The Zapata Olivellas are Zambos, that is of mixed African, Indian and European blood. They privileged their African heritage by affinity and also through a sense of justice, in order to counter the racism which, although it was never as ignoble in Latin America as in the USA, nevertheless existed. Manuel Zapata, who became a doctor and an anthropologist, acquired a long experience of traditional medicine in the countryside, carrying out lengthy research amongst the black and mixed-race populations with his sister Delia, an anthropologist and dancer, where he began to discover that his country’s official history had excluded Black and Mixed-race people in spite of the fact that they inhabited whole regions of the Caribbean coast, from Choco to the Pacific, and from Cauca to the border with Ecuador. It was amongst these marginalized Columbians – recorded in the statistics in order that they vote for the White cacique – that Manuel spent thirty years gathering knowledge and recording practices which he recognized as having African origins.
These observations proved that it is impossible to separate questions of race from questions of class. The perpetration of the rural (and later urban) black population’s marginalization was part of the legacy of slavery which found a new extension in the agricultural day labourer. Black and poor were thus linked. Inversely, the Blacks who rose to become landowners became whiter: « un Mulato pobre es un Negro y un Negro rico es un Blanco« .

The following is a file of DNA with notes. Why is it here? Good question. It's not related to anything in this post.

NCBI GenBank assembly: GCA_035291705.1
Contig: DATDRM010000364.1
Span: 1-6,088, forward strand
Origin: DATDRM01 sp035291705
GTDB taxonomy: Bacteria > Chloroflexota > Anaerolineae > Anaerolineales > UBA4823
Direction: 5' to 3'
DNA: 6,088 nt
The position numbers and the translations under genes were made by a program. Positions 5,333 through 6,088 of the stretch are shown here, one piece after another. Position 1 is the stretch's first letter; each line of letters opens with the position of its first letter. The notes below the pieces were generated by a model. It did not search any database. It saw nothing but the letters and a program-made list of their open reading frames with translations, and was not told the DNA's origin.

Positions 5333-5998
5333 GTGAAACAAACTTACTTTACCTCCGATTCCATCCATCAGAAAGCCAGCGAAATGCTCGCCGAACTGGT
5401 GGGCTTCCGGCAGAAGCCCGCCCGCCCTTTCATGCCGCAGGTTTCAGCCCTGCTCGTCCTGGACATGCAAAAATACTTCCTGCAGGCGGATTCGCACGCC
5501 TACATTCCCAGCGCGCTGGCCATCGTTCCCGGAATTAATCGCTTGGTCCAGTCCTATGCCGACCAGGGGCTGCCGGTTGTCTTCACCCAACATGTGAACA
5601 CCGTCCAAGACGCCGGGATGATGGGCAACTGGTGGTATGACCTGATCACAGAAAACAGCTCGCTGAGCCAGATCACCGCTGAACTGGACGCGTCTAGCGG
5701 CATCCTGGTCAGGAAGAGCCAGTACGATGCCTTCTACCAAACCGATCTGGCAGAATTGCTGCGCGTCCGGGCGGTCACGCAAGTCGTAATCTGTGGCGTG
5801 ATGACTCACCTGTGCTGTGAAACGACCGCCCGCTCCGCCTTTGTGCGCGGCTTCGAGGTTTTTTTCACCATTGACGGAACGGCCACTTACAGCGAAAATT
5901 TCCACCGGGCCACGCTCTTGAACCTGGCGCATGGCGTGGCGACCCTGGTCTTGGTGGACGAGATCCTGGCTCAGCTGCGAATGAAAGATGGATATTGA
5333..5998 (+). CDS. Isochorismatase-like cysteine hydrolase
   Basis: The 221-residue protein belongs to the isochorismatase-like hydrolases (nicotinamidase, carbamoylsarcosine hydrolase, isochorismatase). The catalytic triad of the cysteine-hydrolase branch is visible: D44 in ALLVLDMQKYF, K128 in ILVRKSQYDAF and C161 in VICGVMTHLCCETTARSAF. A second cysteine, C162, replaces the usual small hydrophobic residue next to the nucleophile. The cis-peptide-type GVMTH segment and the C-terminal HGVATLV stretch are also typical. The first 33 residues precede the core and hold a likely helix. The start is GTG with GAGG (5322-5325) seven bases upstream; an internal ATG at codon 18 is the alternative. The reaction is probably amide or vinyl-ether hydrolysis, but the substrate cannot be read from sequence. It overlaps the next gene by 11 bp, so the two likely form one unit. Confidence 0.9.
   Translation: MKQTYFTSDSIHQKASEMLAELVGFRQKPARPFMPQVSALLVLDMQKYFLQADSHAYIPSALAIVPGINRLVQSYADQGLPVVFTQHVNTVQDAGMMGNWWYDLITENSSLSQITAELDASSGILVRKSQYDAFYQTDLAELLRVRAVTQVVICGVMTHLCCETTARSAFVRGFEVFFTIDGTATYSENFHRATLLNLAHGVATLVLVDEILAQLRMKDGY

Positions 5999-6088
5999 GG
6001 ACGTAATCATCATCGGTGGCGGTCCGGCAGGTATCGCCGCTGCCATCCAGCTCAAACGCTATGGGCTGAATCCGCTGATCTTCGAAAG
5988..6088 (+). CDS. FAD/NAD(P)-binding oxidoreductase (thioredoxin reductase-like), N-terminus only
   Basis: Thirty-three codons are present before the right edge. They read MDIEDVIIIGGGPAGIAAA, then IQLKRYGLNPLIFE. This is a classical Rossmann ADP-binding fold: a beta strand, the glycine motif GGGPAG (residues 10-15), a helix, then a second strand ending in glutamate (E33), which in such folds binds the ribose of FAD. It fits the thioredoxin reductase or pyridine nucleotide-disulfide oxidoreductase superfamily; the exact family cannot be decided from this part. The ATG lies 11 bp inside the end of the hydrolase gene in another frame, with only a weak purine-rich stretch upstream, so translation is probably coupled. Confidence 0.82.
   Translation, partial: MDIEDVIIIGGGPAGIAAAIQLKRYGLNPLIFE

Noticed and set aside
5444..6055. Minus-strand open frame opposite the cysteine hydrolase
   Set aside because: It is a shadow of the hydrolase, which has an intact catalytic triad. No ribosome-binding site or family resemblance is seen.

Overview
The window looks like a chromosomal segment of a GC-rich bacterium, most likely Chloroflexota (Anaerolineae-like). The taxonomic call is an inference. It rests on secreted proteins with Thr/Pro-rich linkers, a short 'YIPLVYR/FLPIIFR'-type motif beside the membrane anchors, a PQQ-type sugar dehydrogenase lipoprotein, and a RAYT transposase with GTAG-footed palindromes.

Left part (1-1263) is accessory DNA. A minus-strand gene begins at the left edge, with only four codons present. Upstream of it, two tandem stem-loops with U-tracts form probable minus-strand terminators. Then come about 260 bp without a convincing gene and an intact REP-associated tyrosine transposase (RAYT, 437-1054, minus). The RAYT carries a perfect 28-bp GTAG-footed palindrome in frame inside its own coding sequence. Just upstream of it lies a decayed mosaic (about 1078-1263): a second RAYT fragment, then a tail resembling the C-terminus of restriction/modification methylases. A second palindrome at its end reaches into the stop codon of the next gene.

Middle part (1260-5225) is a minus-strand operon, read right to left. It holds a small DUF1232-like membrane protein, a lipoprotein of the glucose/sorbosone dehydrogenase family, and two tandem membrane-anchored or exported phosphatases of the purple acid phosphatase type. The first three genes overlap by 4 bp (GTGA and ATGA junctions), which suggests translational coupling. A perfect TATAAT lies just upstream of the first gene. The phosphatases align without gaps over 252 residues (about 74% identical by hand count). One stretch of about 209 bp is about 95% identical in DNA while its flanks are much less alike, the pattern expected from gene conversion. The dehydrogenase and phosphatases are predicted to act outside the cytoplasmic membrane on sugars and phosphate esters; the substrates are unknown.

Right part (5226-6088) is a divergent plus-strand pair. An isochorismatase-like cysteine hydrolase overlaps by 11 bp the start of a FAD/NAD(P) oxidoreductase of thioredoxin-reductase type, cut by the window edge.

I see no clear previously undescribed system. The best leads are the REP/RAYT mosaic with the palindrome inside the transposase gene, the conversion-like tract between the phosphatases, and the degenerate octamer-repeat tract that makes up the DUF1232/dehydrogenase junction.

It also transpired that these populations marginalized in the forest and swamp regions had not simply survived on the edges of the official history dictated in Bogota: they had rebelled a thousand times and had created communal forms of life and above all had striven to perpetuate the memory of far-off traditions by word of mouth. What struck Manuel Zapata, and all the anthropologists after him, was the vitality and the creativity of these populations: « It was not just because Blacks were physically strong that they survived labour in the mines, and the weight of exploitation! They must have had an existential philosophy, a kind of social and family organization, a popular ideology that inspired their struggle for survival in this exploitation context. »
Manuel thus gradually ended up seeking the spiritual source that had given these martyrized deportees the force to resist being psychologically destroyed, the vitality to build what would become the African-American. He turned his attention to Africa’s philosophers in order not to make popular culture seem folkloric by burying it under the picturesque. It was thus that people began to understand that the drum, which had hitherto been banned or treated with contempt, needed to be studied as a complete language whether one was looking at funeral ceremonies like the Lumbalù, or dances like the Mapalé or the Cumbia.